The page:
One more thing, check for the possibility that you burned up a foil trace on the printed circuit board inside the cluster. Look for burn marks on the printed circuit board. IMO, this may be the most likely cause of your problem.

    The fix may involve a trip to the salavage yard.
  5. I'm starting to lean towards a bad cluster as well :(

    I just put them original Ford Mach stereo back in, eliminating any of the wiring changes I made, and it works, but the dash lights still do not work. I'll double check the fuses again, then check the wiring... then try to find a cheap used cluster.

    If anyone has any other suggestions, I'm all ears!

  6. I didn't read everyone's replies so if someone already said this, I apologize... I know you said you checked the fuses, but did you check both sets of fuses? There is also a fuse box in the engine bay that has two fuses that control the radio system. One to the radio and one to the amps. By your description, you shorted power to ground. A fuse will blow when you do that...

    On Edit: ...and, the fuse is there to protect your wiring and your cluster devices...
  7. Thanks for the tip... Well, I tested all of the fuses again with a multimeter and they all ohm'ed out just fine. I then did something that I had not done before and started the car with the lights on, thinking that maybe something would show different under load. Well, everything under the dash was the same, but two of the large fuses under the hood were different. One of the large 20a fuses didn't tone out at all and one of the 30a fuses showed 84 ohms. I bought two new fuses at NAPA and swapped them out. To my amazement... nothing changed... no dash lights :(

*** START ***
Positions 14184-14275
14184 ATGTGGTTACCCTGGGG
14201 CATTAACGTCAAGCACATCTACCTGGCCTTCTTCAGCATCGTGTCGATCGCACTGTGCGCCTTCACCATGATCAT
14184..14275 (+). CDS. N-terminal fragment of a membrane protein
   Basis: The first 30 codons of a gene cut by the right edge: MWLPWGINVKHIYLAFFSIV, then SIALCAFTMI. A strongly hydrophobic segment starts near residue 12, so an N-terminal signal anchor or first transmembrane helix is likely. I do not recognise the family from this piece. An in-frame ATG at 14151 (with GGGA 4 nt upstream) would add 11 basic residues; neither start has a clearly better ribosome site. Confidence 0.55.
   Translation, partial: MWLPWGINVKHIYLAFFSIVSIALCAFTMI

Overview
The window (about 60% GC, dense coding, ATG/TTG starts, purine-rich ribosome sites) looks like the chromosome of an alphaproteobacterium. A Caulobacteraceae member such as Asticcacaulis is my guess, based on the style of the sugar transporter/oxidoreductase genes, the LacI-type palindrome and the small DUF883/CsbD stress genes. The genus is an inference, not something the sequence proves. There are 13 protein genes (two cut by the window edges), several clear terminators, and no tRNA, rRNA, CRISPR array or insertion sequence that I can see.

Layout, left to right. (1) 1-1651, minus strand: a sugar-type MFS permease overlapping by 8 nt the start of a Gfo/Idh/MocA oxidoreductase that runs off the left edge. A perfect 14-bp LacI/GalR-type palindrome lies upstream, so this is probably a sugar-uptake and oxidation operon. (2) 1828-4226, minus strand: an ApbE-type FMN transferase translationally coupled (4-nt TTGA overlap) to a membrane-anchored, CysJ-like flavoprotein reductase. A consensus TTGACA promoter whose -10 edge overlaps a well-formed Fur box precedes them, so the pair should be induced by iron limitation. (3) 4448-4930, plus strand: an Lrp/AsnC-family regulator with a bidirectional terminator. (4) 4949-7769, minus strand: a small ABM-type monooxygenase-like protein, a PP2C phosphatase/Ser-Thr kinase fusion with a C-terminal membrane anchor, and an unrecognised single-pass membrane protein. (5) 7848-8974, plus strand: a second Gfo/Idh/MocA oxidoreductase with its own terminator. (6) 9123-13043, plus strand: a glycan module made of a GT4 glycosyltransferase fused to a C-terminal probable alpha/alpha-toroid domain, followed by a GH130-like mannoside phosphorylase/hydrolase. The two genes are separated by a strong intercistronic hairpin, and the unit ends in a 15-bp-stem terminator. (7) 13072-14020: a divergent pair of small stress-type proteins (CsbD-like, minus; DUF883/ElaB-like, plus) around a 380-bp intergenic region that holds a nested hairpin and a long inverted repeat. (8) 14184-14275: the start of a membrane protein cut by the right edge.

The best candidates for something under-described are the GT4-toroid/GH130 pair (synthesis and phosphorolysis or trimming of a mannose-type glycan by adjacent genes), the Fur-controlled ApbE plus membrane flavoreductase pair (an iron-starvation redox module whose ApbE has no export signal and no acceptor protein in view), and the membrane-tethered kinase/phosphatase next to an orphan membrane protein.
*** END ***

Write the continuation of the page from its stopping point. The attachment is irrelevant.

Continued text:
Please, any other suggestions? I'm currently looking for a replacement dash cluster, but it's going to irritate the hell out of me if I blow $100 or so for a replacement cluster and it still not work. I'm looking for one though...

    Any other tips would be GREATLY APPRECIATED!

  8. Do you know how to read schematics? Can you get them? If not, I probably can. Don't start buying things till you know for sure what it is. 2003 GT right? I'll see what I can find tomorrow if I get a chance to pull your wiring diagrams.

    If it were me, the first thing I would do is wire back up the original set up without the stereo to see if it works again. Then I would re do your install one step at a time till I see the problem again. But, I'll bet the original set up doesn't work anymore and it is a fuse, relay or fusible link somewhere...
  9. Yes, I can read schematics, but no I do not have any for the wiring or know where to get them. If you have access to them I would really appreciate it!

    I actually did put it all back to stock with the factory CD player, but it made no difference. The radio still worked fine, but no dimmer and the dash lights did not come back.

    On a side note, my wife and I just took the Mustang out to get ice cream and I realized that the A/C backlights are out too. So... I guess the extent of the problem is bigger than I first though. I still can't see this being anything other than a fuse, but unless there is another hidden fuse box that I'm missing because all of the ones under the dash and under the hood are good.